Differences Between Real Nucky Johnson and HBO's Nucky Thompson Go Beyond the Fictionalized Name

"Boardwalk Empire" is a hit television show that shares the same name—and a few facts—as the nonfiction book that inspired the HBO series.

What's in a name?

When it comes to comparing Nucky Johnson, Atlantic City's real-life politics and racketeering boss, to HBO's fictionalized "Nucky Thompson"  in the series Boardwalk Empire, the answer is more than just the TV character's fictionalized name.

Author Nelson Johnson, who literally wrote the book on the real Enoch "Nucky" Johnson, says HBO's Terence Winter has said the fictionalized character created for the TV version of Boardwalk Empire is 70 percent drawn from Johnson's 2002 book of the same name.

When I told Johnson, a state Superior Court judge whom I've known for more than two decades, that it strikes me that the percentages are more like 60 percent fiction and 40 percent fact in the HBO series, he laughed and quickly said, "You're not wrong."

"They are doing their best to do historically accurate fiction," added Johnson, who is not related to Nucky Johnson. Judge Johnson explained that by "accurate fiction" he meant creating a storyline that captures the essence and possibilities of the Prohibition era in Atlantic City, not necessarily the verifiable details.

While the show gets details of dress and period atmosphere right, beginning with the trademark red carnation both the real and fictional Nucky characters habitually sport on their suit lapels, in other ways the show frequently diverges from fact.

Johnson v. Thompson

While Johnson had no role in casting and only minor input on the details of the series' storylines, he does know that actor Steve Buscemi, best-known previously as a sad-eyed character actor accustomed to portraying fast-talking and nervous low-life losers on screen, was among the first actors cast.

"They built the cast around him," said the history writer.

Buscemi's casting sets a tone for the show's fact-bending from the outset.

The real Nucky, who ruled Atlantic City from 1911 to 1941, was tall, muscular, imposing, a man who swam five or six days a week to keep in shape. Nucky Johnson weighed about 225 pounds and stood more than 6 feet tall. He had a voice to match his stature and used his physical presence to meet and mingle. And he always wore glasses.

On the other hand, Buscemi is not physically imposing. The actor has a high-pitched voice, stands just 5 feet, 8 inches tall, weighs under 150 pounds and is very slight. He never wears glasses, even when portrying Nucky.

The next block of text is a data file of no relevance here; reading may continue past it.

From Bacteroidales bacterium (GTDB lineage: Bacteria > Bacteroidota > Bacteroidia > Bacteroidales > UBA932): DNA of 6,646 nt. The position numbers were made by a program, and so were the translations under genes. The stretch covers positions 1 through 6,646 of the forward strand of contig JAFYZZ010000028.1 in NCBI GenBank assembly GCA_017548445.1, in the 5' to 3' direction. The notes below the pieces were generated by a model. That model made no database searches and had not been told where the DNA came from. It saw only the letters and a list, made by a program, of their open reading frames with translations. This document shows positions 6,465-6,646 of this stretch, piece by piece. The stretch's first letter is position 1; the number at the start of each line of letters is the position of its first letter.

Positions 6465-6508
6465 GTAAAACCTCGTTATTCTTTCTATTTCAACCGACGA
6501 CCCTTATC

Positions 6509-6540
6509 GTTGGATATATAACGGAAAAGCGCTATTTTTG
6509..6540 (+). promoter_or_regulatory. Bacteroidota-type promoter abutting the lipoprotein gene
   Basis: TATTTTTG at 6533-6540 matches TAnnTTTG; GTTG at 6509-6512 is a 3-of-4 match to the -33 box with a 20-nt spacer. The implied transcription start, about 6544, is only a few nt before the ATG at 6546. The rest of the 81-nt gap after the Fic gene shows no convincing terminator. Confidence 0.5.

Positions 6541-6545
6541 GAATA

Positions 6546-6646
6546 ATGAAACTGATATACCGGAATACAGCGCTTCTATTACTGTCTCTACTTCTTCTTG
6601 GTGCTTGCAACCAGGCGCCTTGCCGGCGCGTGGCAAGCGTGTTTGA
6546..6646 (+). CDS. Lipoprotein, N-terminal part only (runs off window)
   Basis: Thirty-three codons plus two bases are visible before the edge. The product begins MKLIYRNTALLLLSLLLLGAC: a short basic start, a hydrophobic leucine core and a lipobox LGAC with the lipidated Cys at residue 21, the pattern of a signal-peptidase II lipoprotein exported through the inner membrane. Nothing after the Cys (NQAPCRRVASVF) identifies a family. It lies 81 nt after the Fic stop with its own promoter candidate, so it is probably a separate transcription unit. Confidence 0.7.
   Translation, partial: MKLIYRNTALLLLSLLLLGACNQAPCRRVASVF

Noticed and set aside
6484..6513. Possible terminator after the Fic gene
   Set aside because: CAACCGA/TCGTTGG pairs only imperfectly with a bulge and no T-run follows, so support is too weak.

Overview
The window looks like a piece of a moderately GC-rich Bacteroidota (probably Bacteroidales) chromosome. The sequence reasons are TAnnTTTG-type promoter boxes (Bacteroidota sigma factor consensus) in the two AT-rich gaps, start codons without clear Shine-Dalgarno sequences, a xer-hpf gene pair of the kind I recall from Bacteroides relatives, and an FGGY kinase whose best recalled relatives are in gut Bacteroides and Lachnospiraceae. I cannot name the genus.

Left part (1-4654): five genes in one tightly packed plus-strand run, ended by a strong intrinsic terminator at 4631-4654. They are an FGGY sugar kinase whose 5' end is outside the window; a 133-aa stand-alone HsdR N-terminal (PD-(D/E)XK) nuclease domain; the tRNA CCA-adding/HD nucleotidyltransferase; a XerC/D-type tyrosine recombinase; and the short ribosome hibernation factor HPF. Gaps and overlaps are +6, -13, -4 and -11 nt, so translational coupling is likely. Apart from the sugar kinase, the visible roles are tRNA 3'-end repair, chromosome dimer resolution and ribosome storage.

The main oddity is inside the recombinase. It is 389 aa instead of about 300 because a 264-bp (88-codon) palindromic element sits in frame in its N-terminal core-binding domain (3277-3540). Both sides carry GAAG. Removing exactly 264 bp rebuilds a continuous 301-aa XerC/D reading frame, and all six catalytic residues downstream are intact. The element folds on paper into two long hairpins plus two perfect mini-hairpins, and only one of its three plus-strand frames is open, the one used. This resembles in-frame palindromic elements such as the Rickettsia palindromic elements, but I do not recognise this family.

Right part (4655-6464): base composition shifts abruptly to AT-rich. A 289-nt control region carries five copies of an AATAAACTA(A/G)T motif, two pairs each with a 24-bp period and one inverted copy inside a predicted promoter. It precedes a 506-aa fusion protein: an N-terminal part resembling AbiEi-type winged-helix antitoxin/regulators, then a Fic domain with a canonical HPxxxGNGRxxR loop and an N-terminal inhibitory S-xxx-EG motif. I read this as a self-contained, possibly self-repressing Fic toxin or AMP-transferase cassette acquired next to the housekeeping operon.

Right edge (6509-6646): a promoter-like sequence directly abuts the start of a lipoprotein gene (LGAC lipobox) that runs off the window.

"He's even tinier in person," said Judge Johnson, who has met the actor several times. He believes the producers wanted an actor who would not remind the audience of the bearish James Gandolfini, who played Tony Soprano in another memorable HBO crime series, The Sopranos.

But it isn't just his small size that makes Buscemi look unlike the robust real-life Nucky, who was born in the Smithville section of Galloway Township and raised in Mays Landing and Atlantic City during his father's tenure as the Atlantic County Sheriff. 

Buscemi perpetually appears in need of a nourishing meal and a few minutes exposed to sunlight and fresh air to brighten his always pallid complexion. Next, the award-winning actor seems a strong candidate for a clothing intervention, appearing frequently—in real life and on film—dressed in something nameless, rumpled, shapeless and black. 

And while he's well-costumed in the HBO series, Buscemi's  Nucky Thompson always seems to be wearing an outfit, not clothes he's at home with.

Unlike the real Nucky, who had an outgoing and forceful personality, the characters Buscemi built his acting career around previous to Boardwalk Empire tended to be quirky loners—he's been featured in six offbeat Coen brothers movies—not gregarious leaders. The residue of those characters somehow lingers for me even when Buscemi channels Nucky. For instance, I can't help but think of his character's whiny speech explaining why he doesn't tip in the film Reservoir Dogs everytime his Nucky Thompson character attempts to court favor in Boardwalk Empire.

The real Nucky liked socializing and living large, eating and drinking in Atlantic City's nightclubs and restuarants, freely spending, employing maids and drivers and tipping big as a matter of habit.

Ray Osbeck, a former inspector with the Atlantic City Fire Department and a nephew of Nucky Johnson, said the physical differences between the two Nuckys are huge, though he praised Buscemi's acting, as did Judge Johnson.

Osbeck otherwise had nothing more to say about the Boardwalk Empire series, adding he and his siblings knew "Uncle Nuck" when they were children, after his heyday.

Violence, threats play out differently

Physical violence is an aspect of almost every installment of the TV series. And frequently the violence is carried out by either Nucky or one of his closest followers.

That's not how it really worked in Atlantic City, according to Judge Johnson. 

The real violence was the threat of economic ruin—and the security belonging to Nucky's organization provided. But that's hard, if not impossible, to show on screen.

Instead of physical violence, the people who crossed Nucky and his organization lost their goverment jobs, they were ostracized, their businesses not patronized, operating licenses were pulled, or they were raided and shutdown by complicit police who were a part of the organization.

"Atlantic City's corruption was organic. The season where you could make money was very narrow. You had to scrounge the rest of the year. Depending on a full-time year-round job was a big deal that bought loyalty and hard workers," said Judge Johnson.

The organization's  pervasive clout meant physical violence was seldom needed.

"It was organized crime, but without the violence," said the judge.

And speaking of organized crime, while Atlantic City was a wide-open town that welcomed gangsters as guests, Al Capone and his cohorts were not routine fixtures in town and they certainly did not oversee most of the local rumrunning and rackets, as the series suggests.

Locally, it was Nucky's organization—the Republican Party—that promoted the racketeering that financed their political power.

The organization